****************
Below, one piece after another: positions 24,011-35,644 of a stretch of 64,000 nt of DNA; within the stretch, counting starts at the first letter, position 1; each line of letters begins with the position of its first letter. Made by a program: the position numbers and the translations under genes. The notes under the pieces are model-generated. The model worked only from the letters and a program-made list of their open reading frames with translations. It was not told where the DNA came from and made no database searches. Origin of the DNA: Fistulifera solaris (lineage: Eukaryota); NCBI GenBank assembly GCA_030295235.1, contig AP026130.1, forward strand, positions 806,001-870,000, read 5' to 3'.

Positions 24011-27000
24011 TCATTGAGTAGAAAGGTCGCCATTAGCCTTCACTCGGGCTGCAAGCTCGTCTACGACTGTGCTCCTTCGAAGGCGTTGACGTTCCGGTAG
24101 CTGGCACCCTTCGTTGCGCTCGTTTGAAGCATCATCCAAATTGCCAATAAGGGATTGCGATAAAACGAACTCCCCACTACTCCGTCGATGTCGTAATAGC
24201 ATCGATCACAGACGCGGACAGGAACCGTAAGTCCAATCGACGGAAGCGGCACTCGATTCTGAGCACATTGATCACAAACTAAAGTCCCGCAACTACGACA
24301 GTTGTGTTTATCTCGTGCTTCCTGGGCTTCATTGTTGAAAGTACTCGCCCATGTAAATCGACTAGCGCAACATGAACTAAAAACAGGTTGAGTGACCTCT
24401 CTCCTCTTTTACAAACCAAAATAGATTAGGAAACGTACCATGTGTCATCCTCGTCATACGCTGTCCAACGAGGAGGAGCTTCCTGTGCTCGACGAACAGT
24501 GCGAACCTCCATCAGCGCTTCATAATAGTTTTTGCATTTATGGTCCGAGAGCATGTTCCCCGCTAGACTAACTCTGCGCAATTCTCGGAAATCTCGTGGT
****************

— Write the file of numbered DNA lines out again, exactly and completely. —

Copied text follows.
Below, one piece after another: positions 24,011-35,644 of a stretch of 64,000 nt of DNA; within the stretch, counting starts at the first letter, position 1; each line of letters begins with the position of its first letter. Made by a program: the position numbers and the translations under genes. The notes under the pieces are model-generated. The model worked only from the letters and a program-made list of their open reading frames with translations. It was not told where the DNA came from and made no database searches. Origin of the DNA: Fistulifera solaris (lineage: Eukaryota); NCBI GenBank assembly GCA_030295235.1, contig AP026130.1, forward strand, positions 806,001-870,000, read 5' to 3'.

Positions 24011-27000
24011 TCATTGAGTAGAAAGGTCGCCATTAGCCTTCACTCGGGCTGCAAGCTCGTCTACGACTGTGCTCCTTCGAAGGCGTTGACGTTCCGGTAG
24101 CTGGCACCCTTCGTTGCGCTCGTTTGAAGCATCATCCAAATTGCCAATAAGGGATTGCGATAAAACGAACTCCCCACTACTCCGTCGATGTCGTAATAGC
24201 ATCGATCACAGACGCGGACAGGAACCGTAAGTCCAATCGACGGAAGCGGCACTCGATTCTGAGCACATTGATCACAAACTAAAGTCCCGCAACTACGACA
24301 GTTGTGTTTATCTCGTGCTTCCTGGGCTTCATTGTTGAAAGTACTCGCCCATGTAAATCGACTAGCGCAACATGAACTAAAAACAGGTTGAGTGACCTCT
24401 CTCCTCTTTTACAAACCAAAATAGATTAGGAAACGTACCATGTGTCATCCTCGTCATACGCTGTCCAACGAGGAGGAGCTTCCTGTGCTCGACGAACAGT
24501 GCGAACCTCCATCAGCGCTTCATAATAGTTTTTGCATTTATGGTCCGAGAGCATGTTCCCCGCTAGACTAACTCTGCGCAATTCTCGGAAATCTCGTGGT